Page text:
Thursday, August 6, 2009

Hyper Vine Longing for Sunshine: Ray Knutsen, Vermont Winemaker Part 1

We spent the afternoon with Ray Knutsen at his vineyard and winery in Benson, Vermont. He is enthusiasm on steroids--the epitome of the garage wine mechanic. Able to leap large ideas in a single bound, he planted his first vines in the mid-seventies, going through the maelstrom of trying to bring vinifera to Vermont only to emerge years later as a sort of Guru of hybrid varietals. Based on his extensive research, trial and error, and uncompromising honesty about what can really work on a cold hilltop in Vermont instead of the Elysium slopes of the CĂ´tes d’Or in France.

Ourselves being Vermonters for 30 plus years (don’t say that to a local) our first question was what we thought the obvious one: “How much cold can these guys handle?”

Answer: “40 below.” Ray nosedives his hand and then levels off. ”No vines like a major change from say 20 degrees to 30 below, but these Minnesota hybrids do fine here.”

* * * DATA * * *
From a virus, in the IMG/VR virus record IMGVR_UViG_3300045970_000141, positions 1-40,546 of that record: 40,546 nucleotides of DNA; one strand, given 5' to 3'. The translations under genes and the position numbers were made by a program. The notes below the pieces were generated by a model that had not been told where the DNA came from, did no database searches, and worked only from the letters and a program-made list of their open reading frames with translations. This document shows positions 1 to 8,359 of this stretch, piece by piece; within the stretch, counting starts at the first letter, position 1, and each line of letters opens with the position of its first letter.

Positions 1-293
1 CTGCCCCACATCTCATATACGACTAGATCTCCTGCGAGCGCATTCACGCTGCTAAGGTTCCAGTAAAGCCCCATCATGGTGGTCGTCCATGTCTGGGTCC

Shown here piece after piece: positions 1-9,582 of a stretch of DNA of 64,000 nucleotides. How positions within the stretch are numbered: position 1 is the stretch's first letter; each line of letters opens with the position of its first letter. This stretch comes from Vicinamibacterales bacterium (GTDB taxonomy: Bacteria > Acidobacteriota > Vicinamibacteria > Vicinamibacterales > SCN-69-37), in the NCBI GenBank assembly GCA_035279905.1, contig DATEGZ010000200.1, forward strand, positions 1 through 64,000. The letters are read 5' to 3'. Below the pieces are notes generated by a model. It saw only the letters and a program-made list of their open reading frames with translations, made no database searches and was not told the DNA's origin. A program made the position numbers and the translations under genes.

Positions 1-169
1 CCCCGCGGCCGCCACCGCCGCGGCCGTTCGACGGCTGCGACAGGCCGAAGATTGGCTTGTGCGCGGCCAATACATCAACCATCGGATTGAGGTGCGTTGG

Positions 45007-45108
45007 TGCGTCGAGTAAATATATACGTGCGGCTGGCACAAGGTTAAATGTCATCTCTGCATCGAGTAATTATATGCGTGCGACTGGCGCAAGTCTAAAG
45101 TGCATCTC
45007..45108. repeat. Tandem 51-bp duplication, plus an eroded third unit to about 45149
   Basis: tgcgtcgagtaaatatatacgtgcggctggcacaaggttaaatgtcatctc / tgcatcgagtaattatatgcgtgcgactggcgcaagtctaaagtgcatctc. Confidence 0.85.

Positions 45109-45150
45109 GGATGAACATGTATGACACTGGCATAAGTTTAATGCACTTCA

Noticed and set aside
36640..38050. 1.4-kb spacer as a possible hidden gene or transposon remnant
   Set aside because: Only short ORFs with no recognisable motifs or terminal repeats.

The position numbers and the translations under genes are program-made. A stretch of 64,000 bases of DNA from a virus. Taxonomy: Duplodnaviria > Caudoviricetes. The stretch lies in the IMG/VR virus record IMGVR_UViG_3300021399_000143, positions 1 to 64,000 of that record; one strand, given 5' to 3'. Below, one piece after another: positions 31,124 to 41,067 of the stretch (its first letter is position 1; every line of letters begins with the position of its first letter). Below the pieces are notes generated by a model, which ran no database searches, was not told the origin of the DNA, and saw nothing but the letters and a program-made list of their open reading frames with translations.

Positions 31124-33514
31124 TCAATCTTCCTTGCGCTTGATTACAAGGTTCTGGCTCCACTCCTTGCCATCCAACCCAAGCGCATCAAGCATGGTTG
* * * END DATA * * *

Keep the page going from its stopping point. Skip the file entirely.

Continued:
But it’s not the bigger deal here in Vermont this year. What is, is rot, WEATHER, rain, mold, mildew, numerous fungi. The University of Minnesota being the vanguard of hybridizing vinifera so places like there and here can grow grapes and make wine. We suspect they are working on fungi after Ray animates the plucking of weaker strains from the test beds.

Free association now from Ray, a vortex of information on lessons learned in Minnesota, the dizzying number of vines tested each year, their process of elimination, the how’s and why’s of The University of Minnesota’s snail pace when it comes to releasing new hybrid grapes. I mean we are mortal, so if you want to get a leg up and move forward in the Vermont wine world you may have to live to be 200!

We try some Le Crescent out of one of the stainless tanks, reminiscent of Riesling, but a bit edgier, with less of the petroleum nose we’re used to in some European Rieslings. Clean, tight, a food wine as they say. Then we spit and miraculously the three of us all begin to crow about chewable, flabby, cream-soda-like, monster, American Chardonnays with alcohol levels that could kill off a sumo wrester after two sips. And they are not all cheap wines!